10 telegraph offices in the visitors'
camp, and among the guests, which will
include all the princes of India, will
be a hundred journalists. For several
days the Durbar will be the scene of
TRY TO BEAT NEW RATES
Railroads Expect to Raise Charge to
Washington.-By means of new rates
filed with the interstate commerce com
mission it becomes evident that the
railroads expect to defeat the plan of
the commission to give lower freight
rates to Spokane, Salt Lake and other
inter-mountain points after November
1. The proposed new rates, instead of
lowering tariffs to intermountain points
to bring them within the ruling of the
commission are made to conform to
relative requirements of the decision by
raising the rate to the Coast. For ex
ample, after November 1 it will cost
$15 more a ton to ship first-class freight
from New York to San Francisco and
other Pacific coast points.
Aguinaldo Now Farms.
Aguinaldo, former leader of the Fili
pinos, is leading a quiet life as a well
to-do farmer, according to .Tudge G. W.
Trent, a member of the supreme court
of the Philippines, who, with Mrs.
Trent, is on his way back to Manila
after a vacation of six months, most of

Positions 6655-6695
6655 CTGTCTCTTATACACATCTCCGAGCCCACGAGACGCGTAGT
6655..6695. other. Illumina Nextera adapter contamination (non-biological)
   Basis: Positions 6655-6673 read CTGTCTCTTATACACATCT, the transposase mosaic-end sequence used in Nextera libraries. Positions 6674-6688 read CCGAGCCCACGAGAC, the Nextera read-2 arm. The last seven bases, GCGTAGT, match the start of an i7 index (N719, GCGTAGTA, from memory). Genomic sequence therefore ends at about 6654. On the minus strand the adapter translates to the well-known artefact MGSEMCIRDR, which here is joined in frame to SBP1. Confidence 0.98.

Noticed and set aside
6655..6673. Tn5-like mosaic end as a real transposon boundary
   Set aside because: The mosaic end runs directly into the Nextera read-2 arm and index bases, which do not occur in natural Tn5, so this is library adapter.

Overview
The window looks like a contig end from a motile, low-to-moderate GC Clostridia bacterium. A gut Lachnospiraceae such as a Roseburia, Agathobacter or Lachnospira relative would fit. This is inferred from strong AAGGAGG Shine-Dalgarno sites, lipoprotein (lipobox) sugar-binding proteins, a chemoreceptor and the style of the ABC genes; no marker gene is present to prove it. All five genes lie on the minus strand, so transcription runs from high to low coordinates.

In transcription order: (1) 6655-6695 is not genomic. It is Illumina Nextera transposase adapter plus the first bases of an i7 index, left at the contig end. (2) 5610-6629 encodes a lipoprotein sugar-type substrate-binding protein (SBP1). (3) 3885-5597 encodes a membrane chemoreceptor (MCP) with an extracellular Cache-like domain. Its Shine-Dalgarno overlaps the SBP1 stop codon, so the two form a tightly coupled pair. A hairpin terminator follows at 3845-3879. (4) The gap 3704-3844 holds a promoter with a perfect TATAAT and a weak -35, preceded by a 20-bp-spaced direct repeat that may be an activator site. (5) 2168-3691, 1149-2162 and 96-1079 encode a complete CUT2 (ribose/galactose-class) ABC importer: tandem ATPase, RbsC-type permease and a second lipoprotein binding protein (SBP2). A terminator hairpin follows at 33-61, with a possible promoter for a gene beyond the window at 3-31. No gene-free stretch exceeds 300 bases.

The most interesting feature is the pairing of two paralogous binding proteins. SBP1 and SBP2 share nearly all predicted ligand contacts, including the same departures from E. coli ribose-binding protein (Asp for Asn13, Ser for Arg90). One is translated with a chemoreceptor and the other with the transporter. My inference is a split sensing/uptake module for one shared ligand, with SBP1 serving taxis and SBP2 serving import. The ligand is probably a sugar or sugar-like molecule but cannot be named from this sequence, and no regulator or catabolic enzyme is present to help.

which he spent in his old home in
Panic 'When Big Stand Falls.
Abbeyville, La.-Fifty persons were
injured, a number seriously, and sev
eral hundred thrown into a panic Sun
day when a grandstand at a West Side
park wrestling bout collapsed. Sev
eral had limbs broken.
Eight Children Die in Fire.
Indiana, Pa.-Eight children of Mr.
and Mrs. William Dias of Hesheben,
near here, ranging in age from 13 years
to three months, were burned to death
when a fire destroyed the home.
Hink-Dink has been in hundreds of
Hink-He runs a Ferris Wheel.
NORTHWEST NW ITEMS.
Bean threshing has begun at Leland,
Idaho. A half dozen crops have been
threshed, which yielded 800 to 900
pounds to the acre.
A wireless message from Fairbanks
reports the outlook for saving the 14
men entombed in the Shakespeare mine
is greatly improved.
Over 100 of America's most promi
nent actors will visit the northwest in
a body next spring, for the Friars'
club is coming this way.
With his hands and feet bound with
a rope and his pockets rifled, J. Thom
as, 72 years old, was found dead on
his ranch near Scamere, Oregon.
At Sandpoint, Idaho, three-year-old
Buford France, the son of Mr. and Mrs.
Mose France, was s. severely crushed
beneath the caboose wheels of a train
that he died.
Baiton Daniels, the 3-year-old son
of Mr. and Mrs. Archie Daniels, was